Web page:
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        The international conference titled ‘Effective Disaster Management for Saving Lives’ was held in Moscow, dedicated to discussing issues regarding HIV/AIDS prevention in East Europe and Central Asia. Within the framework of the jointly-implemented project ‘Continuing Scale Up of the Response to HIV’, funded by the Global Fund to Fight AIDS, Tuberculosis and Malaria, the United Nations Development Programme in Uzbekistan supported the participation of the NGOs ‘Ishonch va hayot’ and ‘Protivorakovoe obshestvo Uzbekistana’ in the conference. The Uzbekistan Delegation was represented by specialists from the Republican AIDS Centre, the Ministry of Health of the Republic of Uzbekistan, UNAIDS and other NGO members. In his opening address at the conference the Executive Director of UNAIDS and Under-Secretary-General of the United Nations Michel Sidibé called the East Europe and Central Asia regions important for a ‘revolution in HIV/AIDS prevention’. He highlighted significant progress made in preventing mother-to-child HIV transmission throughout all countries in the region within the last three years. Michel Sidibé also emphasised that the countries had lifted restrictions on entry and residence for HIV-positive individuals, and identified Uzbekistan as one of these countries. During the conference its participants paid attention to critical issues, modern strategies and prosperities in HIV/AIDS prevention in  Read More

      • A Watchful Eye – UNDP Security Guard Oksana Taran

        08 May 2014

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        Tashkent resident Oksana Taran spends her free-time outdoors, visiting the city’s parks with her family. She also loves gardening and listening to music. This quiet weekend life is in stark contrast to her weekdays, during which the security of the UNDP Country Office relies on her constant vigilance. For some, having to protect millions of dollars of equipment, and more importantly the safety of 60 staff members, may seem an enormous responsibility. But this is precisely what makes Ms. Taran’s work fulfilling. “In my job I need to be fully aware of the circumstances and situations that surround me, so I need to be responsible and hard-working,” Ms. Taran said, speaking to the UNDP communications team. “I am the only female on our security team, and I feel the support, respect and care of my colleagues. I have great respect for the UN, and it has always been my ambition to work for the organisation.” Ms. Taran is one of thousands of Uzbek women who are breaking the cultural and social stereotypes of their gender, and who are paving the way for other women in previously-untapped professions. Having completed an illustrated career in the military, Ms. Taran is no stranger to  Read More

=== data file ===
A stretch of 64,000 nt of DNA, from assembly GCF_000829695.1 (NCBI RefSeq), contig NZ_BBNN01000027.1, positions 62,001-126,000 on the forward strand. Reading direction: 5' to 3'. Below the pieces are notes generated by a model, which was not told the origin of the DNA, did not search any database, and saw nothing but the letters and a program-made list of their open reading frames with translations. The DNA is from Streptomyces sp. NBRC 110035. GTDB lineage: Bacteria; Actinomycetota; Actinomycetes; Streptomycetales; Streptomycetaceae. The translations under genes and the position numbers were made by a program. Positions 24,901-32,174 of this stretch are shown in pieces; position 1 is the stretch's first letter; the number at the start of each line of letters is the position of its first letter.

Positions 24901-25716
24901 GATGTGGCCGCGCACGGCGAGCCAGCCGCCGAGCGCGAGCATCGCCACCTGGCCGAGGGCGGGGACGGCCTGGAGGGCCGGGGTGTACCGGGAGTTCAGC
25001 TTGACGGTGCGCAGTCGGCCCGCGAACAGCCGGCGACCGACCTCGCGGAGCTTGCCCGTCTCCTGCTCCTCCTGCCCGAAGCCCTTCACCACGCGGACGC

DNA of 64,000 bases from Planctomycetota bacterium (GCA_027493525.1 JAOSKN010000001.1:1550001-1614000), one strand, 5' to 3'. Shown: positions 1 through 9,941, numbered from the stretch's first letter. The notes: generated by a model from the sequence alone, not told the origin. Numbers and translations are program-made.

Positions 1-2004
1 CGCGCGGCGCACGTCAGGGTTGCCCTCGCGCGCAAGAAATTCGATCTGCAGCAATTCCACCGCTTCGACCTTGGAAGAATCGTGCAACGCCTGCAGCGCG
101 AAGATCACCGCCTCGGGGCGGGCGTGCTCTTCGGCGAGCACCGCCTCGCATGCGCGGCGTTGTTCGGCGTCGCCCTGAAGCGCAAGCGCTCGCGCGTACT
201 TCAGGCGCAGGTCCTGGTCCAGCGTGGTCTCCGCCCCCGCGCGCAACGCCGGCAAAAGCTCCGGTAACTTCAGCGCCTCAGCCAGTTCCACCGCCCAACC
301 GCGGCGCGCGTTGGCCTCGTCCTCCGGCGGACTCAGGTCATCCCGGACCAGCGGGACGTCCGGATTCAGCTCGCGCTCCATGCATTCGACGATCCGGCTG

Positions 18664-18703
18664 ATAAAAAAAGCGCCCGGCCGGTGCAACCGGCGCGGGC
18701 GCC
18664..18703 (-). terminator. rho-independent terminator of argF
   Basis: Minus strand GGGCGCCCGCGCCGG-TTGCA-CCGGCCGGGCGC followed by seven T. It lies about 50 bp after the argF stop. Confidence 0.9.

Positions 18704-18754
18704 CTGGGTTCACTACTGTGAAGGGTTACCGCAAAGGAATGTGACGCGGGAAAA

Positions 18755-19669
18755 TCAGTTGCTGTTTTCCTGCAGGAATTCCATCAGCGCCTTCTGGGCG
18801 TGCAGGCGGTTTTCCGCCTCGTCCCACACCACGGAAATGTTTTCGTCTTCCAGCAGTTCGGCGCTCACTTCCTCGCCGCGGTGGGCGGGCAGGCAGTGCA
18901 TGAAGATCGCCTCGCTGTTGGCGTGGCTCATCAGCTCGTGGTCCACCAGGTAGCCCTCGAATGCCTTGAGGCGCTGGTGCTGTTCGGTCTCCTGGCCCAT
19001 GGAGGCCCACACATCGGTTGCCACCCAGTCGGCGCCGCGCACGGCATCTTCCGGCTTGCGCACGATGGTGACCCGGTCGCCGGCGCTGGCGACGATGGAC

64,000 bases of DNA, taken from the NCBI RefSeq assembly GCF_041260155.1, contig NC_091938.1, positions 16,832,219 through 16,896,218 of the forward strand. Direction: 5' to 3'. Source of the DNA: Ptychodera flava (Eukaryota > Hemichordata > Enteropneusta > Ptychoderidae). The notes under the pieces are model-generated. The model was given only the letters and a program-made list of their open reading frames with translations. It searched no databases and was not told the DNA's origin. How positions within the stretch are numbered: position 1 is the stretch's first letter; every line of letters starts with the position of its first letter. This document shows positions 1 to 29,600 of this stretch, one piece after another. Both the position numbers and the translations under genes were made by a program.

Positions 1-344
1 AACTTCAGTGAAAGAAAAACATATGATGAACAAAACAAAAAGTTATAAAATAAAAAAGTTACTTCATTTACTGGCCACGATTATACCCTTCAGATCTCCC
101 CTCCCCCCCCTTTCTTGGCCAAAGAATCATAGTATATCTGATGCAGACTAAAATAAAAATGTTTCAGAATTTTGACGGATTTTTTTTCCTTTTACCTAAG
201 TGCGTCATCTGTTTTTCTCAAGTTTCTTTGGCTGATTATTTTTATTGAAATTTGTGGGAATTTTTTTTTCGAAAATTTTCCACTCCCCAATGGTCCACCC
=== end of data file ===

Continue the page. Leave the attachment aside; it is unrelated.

• Small is Beautiful– Applying Uzbekistan’s IWRM Experiences in Broader Central Asia

        29 Apr 2014

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        By online communications assistant James Brindley Trying to address a localised problem through a nationwide effort can be like trying to crack a nut with a sledgehammer, to use the common phrase. While the effort may seem holistic and broad-thinking, ultimately it may fail to solve the task at hand and the resulting benefits will be far smaller. From the 18th to the 19th of April the ‘Integrated Water Resource Management in Central Asia’ conference was held in Tashkent, attended by the Interstate Commission for Water Coordination (ICWC), United Nations Regional Center for Preventive Diplomacy for Central Asia (UNRCCA), UNDP, Ministry of Agriculture and Water Resources of the Republic of Uzbekistan (MAWR) and the Executive Committee of IFAS. The conference, opened by UN Resident Coordinator Stefan Priesner, was a chance to share perspectives and best practices in water management. In his presentation at the conference, manager of the UNDP Integrated Water Resource Management (IWRM) project Ulugbek Islamov highlighted the need to see water management as a localised effort. He emphasised the need for small-scale solutions supported by local government and the beneficiaries - IWRM works best when the ‘Small is Beautiful’ development principle is applied. “The concept of IWRM cannot be  Read More

      • Pistachios - A Positive Legacy for the Future of Rural Uzbekistan

        24 Apr 2014

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        From little things...Bastankul Saidkulov demonstrates how pistachio seedlings are best cared for.